For 12 years, Mauritania native Mohamedou Ould Slahi has been Prisoner No. 760 at Guantanamo, accused of aiding and abetting the 9/11 terrorists and involvement in a halted attack at LAX, der Spiegel reports. He's since confessed to multiple crimes, but he now says those admissions were only because of prolonged torture at the American prison, and he's documented that alleged torture in Guantanamo Diary, a book released today based on the manuscript he wrote in prison, RT.com reports. Excerpts in Spiegel and shown on the Guardian in their original handwritten form claim he was made to engage in sexual threesomes, force-fed during Ramadan (then starved), deprived of comfort items, beaten, made to drink salt water until he vomited, forced to drink so much regular water he couldn't sleep, and dragged to watch a mock execution, among other things.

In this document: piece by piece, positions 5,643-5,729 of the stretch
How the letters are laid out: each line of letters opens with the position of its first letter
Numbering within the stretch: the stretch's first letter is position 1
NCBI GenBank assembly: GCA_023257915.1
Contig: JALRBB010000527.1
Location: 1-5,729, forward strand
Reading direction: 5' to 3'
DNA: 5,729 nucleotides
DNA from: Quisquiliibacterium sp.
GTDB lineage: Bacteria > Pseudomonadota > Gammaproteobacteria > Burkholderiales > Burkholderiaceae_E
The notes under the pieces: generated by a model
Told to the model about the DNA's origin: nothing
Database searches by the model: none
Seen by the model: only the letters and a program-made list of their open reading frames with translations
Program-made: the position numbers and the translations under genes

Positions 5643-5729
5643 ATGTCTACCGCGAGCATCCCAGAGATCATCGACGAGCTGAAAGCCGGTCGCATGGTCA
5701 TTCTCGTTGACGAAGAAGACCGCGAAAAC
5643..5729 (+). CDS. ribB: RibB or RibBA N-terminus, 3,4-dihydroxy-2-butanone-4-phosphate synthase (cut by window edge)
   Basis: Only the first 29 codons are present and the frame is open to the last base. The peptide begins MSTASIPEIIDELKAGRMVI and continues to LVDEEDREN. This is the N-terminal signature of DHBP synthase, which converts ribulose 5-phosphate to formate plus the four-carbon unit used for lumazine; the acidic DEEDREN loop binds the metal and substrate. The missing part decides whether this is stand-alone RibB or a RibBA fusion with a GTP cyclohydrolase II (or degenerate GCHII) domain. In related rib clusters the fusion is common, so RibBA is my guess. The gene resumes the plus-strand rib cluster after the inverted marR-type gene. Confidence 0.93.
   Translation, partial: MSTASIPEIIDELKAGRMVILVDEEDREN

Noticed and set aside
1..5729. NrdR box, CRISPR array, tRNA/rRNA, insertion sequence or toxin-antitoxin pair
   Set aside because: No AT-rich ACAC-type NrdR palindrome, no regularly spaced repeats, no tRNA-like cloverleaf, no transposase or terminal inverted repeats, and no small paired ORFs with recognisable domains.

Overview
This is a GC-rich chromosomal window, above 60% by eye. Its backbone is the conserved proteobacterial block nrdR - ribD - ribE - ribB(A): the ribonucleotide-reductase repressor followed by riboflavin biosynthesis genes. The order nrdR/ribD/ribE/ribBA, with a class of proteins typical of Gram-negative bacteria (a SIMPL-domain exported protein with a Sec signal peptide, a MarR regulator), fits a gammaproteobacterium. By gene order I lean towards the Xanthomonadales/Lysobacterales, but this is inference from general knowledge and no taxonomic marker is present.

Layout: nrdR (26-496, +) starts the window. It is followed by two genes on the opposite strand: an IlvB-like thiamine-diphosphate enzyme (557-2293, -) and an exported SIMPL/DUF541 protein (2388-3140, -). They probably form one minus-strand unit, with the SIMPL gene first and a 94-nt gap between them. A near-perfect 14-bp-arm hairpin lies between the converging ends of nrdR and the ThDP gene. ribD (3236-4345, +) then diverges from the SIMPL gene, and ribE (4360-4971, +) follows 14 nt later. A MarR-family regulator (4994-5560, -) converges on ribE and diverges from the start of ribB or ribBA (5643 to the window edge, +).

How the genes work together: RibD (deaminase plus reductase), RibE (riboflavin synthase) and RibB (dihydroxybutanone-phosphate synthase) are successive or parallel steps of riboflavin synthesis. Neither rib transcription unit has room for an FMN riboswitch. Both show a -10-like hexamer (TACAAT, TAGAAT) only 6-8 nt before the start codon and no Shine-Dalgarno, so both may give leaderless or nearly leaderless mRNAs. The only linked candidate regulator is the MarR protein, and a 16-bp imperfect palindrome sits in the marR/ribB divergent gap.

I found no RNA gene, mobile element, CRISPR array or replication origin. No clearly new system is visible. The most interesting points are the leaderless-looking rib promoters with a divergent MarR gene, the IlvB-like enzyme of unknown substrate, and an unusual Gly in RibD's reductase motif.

"I almost lost my mind," he wrote after one session he said used "physical and psychological suffering … at their highest extremes." Although Slahi was involved with al-Qaeda in the early 1990s to help battle the Soviet-backed Afghani government, he says he broke away from the group in 1992, RT.com notes. He was whisked away from home in November 2001 and detained in Jordan and Afghanistan before coming to Guantanamo in August 2002, Spiegel reports. US District Court Judge James Robertson ordered his release in 2010 based on lack of evidence, but that order was appealed by the feds and is now sitting in US District Court. Slahi was able to publish his notes after fighting with the US government for six years to declassify them. "Slahi provides us with a glimpse of life there," his lawyer tells Spiegel. "I hope this book will change some things and that he will finally be released." (Read more Guantanamo Bay stories.)